SOL’s website (www.solaptop.com) will be updated next week - We’ve promised to the community product specifications, better product views and prices and you will have those coming in the website’s update.

Image: The Black Mamba Laptop, via SOL. Select to embiggen.

Your Solar Powered Laptop

Via David Snir:

A month ago we revealed SOL to the world. SOL is a solar laptop that runs on Linux. It runs on direct sunlight! Free Software & Free energy. SOL is rugged, waterproof and very affordable at $350-$400. It was created to enhance education in developing countries. SOL is first launching in Ghana this month…

A lot (A LOT haha) of people have asked a few question about SOL - so here’s one image that answers two: Yes, SOL will come in various colors (shown here is SOL Black Mamba model) and Yes, there are 4 PV panel powering the unit.

SOL’s website (www.solaptop.com) will be updated next week - We’ve promised to the community product specifications, better product views and prices and you will have those coming in the website’s update.

Image: The Black Mamba Laptop, via SOL. Select to embiggen.

The Little People Working in our Machines

Via Wired:

Mark Crummett thinks modern technology is beautiful. To him the devices we’ve built, such as computers, are not only functional, they’re aesthetically appealing. Especially on the inside.

“I like the idea that [technology] looks the way it does because it has to look that way,” he says. “A hard drive is made out of round and shiny material because of what it has to do and how it has to do it.”

Crummett says he’s tried to highlight that beauty in a series of photographs he calls Ghosts in the Machine. He’s placed model railroad figurines inside the guts of old computers and other contraptions, making the processors and transistors form a kind of otherworldly cityscape. Computer fan vents become postmodern architecture. Motherboards become strange new ecosystems.

For more images, and how Crummett shoots, visit Wired.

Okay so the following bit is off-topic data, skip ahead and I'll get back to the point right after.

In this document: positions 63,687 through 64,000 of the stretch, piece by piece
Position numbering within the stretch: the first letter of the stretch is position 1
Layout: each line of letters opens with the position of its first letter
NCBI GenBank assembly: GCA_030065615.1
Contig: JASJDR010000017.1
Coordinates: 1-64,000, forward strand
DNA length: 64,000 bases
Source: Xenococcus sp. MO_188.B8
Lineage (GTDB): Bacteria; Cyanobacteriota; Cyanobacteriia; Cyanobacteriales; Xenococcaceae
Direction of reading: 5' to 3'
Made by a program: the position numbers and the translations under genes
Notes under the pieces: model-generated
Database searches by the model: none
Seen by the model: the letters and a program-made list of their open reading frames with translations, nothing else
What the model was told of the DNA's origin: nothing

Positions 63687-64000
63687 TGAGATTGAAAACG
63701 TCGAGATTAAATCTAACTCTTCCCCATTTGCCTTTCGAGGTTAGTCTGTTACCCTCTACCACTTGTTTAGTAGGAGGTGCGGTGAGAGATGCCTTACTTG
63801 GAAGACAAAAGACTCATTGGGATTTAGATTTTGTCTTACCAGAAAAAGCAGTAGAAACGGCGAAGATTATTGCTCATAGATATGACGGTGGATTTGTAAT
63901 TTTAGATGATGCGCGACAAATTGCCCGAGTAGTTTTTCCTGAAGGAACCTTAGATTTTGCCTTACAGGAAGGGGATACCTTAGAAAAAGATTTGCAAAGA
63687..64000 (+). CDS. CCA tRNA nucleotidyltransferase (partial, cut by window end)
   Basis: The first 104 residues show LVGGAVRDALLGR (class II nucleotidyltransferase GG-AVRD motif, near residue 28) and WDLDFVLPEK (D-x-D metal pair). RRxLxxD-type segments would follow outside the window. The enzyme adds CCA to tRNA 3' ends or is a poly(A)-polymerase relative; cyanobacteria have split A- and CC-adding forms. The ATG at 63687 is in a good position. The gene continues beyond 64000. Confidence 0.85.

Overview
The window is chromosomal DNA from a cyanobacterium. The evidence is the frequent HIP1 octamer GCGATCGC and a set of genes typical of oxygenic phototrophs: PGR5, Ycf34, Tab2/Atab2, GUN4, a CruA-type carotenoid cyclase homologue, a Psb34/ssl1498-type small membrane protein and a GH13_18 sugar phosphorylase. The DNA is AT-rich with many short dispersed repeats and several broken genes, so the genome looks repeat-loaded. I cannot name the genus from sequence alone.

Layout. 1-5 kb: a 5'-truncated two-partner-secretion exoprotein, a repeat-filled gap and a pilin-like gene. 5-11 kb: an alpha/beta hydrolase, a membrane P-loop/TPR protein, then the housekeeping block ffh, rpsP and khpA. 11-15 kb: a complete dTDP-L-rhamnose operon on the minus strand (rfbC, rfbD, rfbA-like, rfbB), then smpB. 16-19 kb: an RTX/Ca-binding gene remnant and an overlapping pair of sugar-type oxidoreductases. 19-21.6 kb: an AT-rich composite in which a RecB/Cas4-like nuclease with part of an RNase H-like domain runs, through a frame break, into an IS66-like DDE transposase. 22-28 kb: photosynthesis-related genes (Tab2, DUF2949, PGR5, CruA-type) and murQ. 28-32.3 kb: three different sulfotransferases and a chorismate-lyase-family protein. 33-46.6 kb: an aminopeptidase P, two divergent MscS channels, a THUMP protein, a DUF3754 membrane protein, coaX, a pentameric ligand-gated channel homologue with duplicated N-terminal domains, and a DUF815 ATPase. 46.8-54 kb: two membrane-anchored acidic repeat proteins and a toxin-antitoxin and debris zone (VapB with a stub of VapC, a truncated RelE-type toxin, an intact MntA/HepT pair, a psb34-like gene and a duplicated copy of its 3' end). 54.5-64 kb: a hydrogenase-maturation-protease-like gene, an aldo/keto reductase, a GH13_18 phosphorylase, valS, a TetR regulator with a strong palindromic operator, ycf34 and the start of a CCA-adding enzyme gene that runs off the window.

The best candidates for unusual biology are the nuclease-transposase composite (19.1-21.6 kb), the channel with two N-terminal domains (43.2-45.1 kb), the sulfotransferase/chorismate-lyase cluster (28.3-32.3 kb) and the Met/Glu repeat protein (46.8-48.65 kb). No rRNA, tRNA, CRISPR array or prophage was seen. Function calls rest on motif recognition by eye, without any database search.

Images: Selected photographs from Ghosts in the Machine by Mark Crummett, via Wired. Select to embiggen.

Old Timey Computer Ads

Behold the computer in a briefcase, the $3,398 10MB hard disk and the 16k of RAM that turns your computer into a working giant.

For more, visit io9, Hilarious and Awesome Computer Ads from the Golden Age of PCs.

The WITCH is Back

The 61-year-old Harwell Dekatron (aka, WITCH) computer was rebooted earlier this month by England’s National Museum of Computing. The museum claims it’s “the world’s oldest original working digital computer.”

Via the BBC:

Design and construction work on the machine began in 1949 and it was built to aid scientists working at the UK’s Atomic Energy Research Establishment at Harwell in Oxfordshire. The 2.5 tonne machine was created to ease the burden on scientists by doing electronically the calculations that previously were done using adding machines.

The machine cranked through the boring calculations atomic scientists once had to do The machine first ran in 1951 and was known as the Harwell Dekatron - so named for the valves it used as a memory store. Although slow - the machine took up to 10 seconds to multiply two numbers - it proved very reliable and often cranked up 80 hours of running time in a week.

FJP: 61 years from a 2.5 ton machine that takes ten seconds to multiply two numbers to ever aware smartphones in our pockets? Not bad.

For more old-timey tech, see our Jurassic Technology tag.

Tired of staring at a computer all day? Well, go back a 100 years and you’d have been working in a grueling factory all day. Go back another century and you’d have been tending a field all day. Go back 500 years and more than half of your children would have died before the age of five. And yet you’d *still* be using all kinds of human-made objects and systems. As we read yesterday, humans may have been deploying fire for 1 MILLION YEARS. No matter how far back you go, you’ll find us shaping our environment. It is technology all the way down.

Raspberry Pi Launches, Crushed by Demand

In January we noted that the Raspberry Pi Foundation began production on a $35 Linux computer that was about the size of a credit card.

Yesterday, the foundation announced that the computer was available and could be purchased via two British distributors. If only interest wasn’t so great: both distributors’ Web sites crashed under heavy demand.